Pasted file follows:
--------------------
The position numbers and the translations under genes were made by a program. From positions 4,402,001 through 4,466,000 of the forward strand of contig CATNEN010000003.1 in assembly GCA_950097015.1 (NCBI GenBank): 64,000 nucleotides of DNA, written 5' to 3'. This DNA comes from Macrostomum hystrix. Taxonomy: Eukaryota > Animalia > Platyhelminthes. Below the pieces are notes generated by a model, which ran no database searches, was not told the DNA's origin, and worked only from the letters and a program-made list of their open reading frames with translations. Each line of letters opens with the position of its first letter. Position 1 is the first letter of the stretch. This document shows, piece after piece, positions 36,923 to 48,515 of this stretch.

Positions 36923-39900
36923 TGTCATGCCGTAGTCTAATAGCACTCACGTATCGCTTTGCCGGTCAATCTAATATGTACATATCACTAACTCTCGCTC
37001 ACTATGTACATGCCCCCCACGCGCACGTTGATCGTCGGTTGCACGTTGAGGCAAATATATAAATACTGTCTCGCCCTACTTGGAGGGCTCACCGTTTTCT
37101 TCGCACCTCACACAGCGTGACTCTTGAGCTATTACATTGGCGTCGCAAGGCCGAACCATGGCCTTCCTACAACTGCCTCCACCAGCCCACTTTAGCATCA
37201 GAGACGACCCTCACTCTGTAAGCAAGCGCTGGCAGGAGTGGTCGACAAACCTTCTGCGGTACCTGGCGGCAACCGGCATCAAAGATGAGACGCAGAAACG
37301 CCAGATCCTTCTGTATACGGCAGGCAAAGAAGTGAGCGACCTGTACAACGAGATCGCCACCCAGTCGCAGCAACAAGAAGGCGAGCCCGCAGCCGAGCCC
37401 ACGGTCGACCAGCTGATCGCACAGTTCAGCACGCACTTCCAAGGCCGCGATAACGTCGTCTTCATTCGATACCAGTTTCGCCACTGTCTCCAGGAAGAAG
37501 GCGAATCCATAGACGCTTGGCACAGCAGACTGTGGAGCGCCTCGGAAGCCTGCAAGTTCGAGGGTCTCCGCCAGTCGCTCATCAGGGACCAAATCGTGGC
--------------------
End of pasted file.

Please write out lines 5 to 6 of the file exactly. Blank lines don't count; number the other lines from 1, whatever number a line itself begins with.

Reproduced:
37101 TCGCACCTCACACAGCGTGACTCTTGAGCTATTACATTGGCGTCGCAAGGCCGAACCATGGCCTTCCTACAACTGCCTCCACCAGCCCACTTTAGCATCA
37201 GAGACGACCCTCACTCTGTAAGCAAGCGCTGGCAGGAGTGGTCGACAAACCTTCTGCGGTACCTGGCGGCAACCGGCATCAAAGATGAGACGCAGAAACG